Painting a Design I project. At a friend's birthday party. Brush strokes are forbidden.

In order to make sure this quota of failure is met, foundations professors assign the most grueling, monotonous, and time consuming tasks, and will accept nothing short of perfection. Each studio class meets 6 hours a week – for which you only receive 3 hours of credit – and it is expected that you will spend a minimum of two hours working outside of class for every one hour of class time in order to receive a C.  How about an A? You should probably double that number. And don’t forget that you’ve got those other classes to attend, too. There’s simply not enough time in the week, and so the ones who make it through foundations are the ones who find that time by learning the art of surviving without sleep.  You learn that you can’t possibly have a social life, and so your social circle becomes your fellow art students. You spend every waking hour of your life in one building, painting color swatches and drawing cubes, and you find time to nap in your other classes. You tell yourself that 6 hours of sleep every 3 days is fine, and you can make up for it on the weekend. Except you’ve got that crit on Monday. You start to break down, physically, emotionally, and mentally. And on the precipice of complete mental collapse, when your body is running on paint fumes and caffeine, you reach a nirvana of creative clarity that makes it all worth it. And when it’s all said and done, and you officially make it out of foundations, you realize you’ve learned so much more about being an artist than you ever knew paint swatches and cubes could teach you. You’ve learned the value of hard work, perseverance, and the creative energy that mental instability can bring.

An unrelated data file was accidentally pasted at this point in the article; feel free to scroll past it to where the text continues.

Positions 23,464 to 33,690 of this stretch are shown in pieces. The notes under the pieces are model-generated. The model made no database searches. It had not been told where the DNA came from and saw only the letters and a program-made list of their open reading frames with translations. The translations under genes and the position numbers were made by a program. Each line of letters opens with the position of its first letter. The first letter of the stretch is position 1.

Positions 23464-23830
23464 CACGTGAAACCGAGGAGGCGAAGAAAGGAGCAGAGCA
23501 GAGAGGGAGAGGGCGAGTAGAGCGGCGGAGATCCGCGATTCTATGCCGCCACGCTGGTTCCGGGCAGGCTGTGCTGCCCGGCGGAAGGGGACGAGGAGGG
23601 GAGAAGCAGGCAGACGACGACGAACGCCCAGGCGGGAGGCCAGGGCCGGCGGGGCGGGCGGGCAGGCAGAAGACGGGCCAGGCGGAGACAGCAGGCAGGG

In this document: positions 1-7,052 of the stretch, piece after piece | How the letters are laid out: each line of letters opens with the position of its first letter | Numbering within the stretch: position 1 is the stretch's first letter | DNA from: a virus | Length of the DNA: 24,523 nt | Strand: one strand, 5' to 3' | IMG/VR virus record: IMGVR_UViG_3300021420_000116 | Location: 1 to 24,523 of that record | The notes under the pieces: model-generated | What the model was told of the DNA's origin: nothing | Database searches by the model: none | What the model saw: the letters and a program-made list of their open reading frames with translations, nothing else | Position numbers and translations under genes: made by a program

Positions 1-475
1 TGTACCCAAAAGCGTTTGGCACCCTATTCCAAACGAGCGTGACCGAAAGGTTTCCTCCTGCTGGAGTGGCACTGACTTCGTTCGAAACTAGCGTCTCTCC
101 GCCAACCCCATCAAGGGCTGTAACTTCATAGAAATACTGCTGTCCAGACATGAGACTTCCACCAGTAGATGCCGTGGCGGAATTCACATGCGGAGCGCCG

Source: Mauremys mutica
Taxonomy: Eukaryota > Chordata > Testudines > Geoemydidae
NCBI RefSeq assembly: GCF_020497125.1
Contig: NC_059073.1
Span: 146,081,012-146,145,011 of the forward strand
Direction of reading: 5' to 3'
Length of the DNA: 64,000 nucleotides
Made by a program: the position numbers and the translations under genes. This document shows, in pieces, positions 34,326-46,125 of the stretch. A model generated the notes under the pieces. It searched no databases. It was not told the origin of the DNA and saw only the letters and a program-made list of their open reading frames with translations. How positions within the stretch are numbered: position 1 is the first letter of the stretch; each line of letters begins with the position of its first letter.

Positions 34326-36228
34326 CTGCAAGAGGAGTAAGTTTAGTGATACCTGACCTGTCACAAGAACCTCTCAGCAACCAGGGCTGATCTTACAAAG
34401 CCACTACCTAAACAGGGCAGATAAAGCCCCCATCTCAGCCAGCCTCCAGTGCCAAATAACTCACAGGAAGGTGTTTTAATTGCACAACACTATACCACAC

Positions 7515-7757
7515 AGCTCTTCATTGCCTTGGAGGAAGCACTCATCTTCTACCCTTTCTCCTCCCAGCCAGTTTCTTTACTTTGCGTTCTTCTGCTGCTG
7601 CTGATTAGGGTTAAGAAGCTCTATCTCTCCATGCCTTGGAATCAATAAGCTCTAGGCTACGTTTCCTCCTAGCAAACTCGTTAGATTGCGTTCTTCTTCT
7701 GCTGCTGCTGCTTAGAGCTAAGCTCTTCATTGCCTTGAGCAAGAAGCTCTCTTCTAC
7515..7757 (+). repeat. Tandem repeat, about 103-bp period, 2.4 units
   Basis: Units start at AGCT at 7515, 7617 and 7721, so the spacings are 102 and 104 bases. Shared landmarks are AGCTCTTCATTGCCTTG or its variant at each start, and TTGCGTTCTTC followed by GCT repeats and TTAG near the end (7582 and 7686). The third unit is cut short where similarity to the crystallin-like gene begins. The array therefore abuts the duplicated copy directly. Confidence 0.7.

A vast majority of the people who fail out of foundations were never meant to be artists to begin with, and would have never been able to make it in the art world if they’d made it through. But perhaps there’s a better way to go about letting them know this without destroying their GPA and wasting a year of their life and thousands upon thousands of dollars in tuition and art supplies. Perhaps we could remember that these are still people we’re talking about, and that they are betting their future on their educational investment. Or maybe that sweet feeling of success just wouldn’t feel so good if we didn’t know so many other people had failed.

Check back next week for Art School Part III: And Now The Fun Begins.

Friday, January 21, 2011

Art School Part I: Dreams and Obstacles